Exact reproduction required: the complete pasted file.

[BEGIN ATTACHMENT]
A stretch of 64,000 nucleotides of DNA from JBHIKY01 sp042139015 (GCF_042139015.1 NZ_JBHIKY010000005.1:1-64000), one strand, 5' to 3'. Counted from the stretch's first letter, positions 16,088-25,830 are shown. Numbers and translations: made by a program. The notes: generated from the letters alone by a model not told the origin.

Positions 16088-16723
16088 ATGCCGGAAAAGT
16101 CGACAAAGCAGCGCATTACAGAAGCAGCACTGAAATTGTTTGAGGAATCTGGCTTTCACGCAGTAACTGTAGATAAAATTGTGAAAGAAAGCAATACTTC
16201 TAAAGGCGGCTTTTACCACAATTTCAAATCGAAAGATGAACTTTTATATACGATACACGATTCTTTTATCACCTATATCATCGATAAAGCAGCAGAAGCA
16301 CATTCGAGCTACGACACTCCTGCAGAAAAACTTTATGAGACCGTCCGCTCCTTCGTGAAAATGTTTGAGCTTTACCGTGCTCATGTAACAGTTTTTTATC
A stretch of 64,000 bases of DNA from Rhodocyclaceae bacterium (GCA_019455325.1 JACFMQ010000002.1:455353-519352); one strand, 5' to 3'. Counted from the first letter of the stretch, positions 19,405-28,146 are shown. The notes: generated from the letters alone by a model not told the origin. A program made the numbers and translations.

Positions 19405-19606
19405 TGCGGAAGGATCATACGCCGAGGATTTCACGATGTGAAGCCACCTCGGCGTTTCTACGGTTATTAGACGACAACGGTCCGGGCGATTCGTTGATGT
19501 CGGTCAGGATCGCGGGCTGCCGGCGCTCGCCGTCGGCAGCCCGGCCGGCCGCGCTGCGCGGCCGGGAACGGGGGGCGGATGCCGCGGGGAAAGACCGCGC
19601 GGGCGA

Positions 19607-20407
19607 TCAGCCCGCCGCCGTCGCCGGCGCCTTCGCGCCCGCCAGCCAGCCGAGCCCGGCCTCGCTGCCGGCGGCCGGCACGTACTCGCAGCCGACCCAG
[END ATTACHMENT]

A stretch of 64,000 nucleotides of DNA from JBHIKY01 sp042139015 (GCF_042139015.1 NZ_JBHIKY010000005.1:1-64000), one strand, 5' to 3'. Counted from the stretch's first letter, positions 16,088-25,830 are shown. Numbers and translations: made by a program. The notes: generated from the letters alone by a model not told the origin.

Positions 16088-16723
16088 ATGCCGGAAAAGT
16101 CGACAAAGCAGCGCATTACAGAAGCAGCACTGAAATTGTTTGAGGAATCTGGCTTTCACGCAGTAACTGTAGATAAAATTGTGAAAGAAAGCAATACTTC
16201 TAAAGGCGGCTTTTACCACAATTTCAAATCGAAAGATGAACTTTTATATACGATACACGATTCTTTTATCACCTATATCATCGATAAAGCAGCAGAAGCA
16301 CATTCGAGCTACGACACTCCTGCAGAAAAACTTTATGAGACCGTCCGCTCCTTCGTGAAAATGTTTGAGCTTTACCGTGCTCATGTAACAGTTTTTTATC
A stretch of 64,000 bases of DNA from Rhodocyclaceae bacterium (GCA_019455325.1 JACFMQ010000002.1:455353-519352); one strand, 5' to 3'. Counted from the first letter of the stretch, positions 19,405-28,146 are shown. The notes: generated from the letters alone by a model not told the origin. A program made the numbers and translations.

Positions 19405-19606
19405 TGCGGAAGGATCATACGCCGAGGATTTCACGATGTGAAGCCACCTCGGCGTTTCTACGGTTATTAGACGACAACGGTCCGGGCGATTCGTTGATGT
19501 CGGTCAGGATCGCGGGCTGCCGGCGCTCGCCGTCGGCAGCCCGGCCGGCCGCGCTGCGCGGCCGGGAACGGGGGGCGGATGCCGCGGGGAAAGACCGCGC
19601 GGGCGA

Positions 19607-20407
19607 TCAGCCCGCCGCCGTCGCCGGCGCCTTCGCGCCCGCCAGCCAGCCGAGCCCGGCCTCGCTGCCGGCGGCCGGCACGTACTCGCAGCCGACCCAG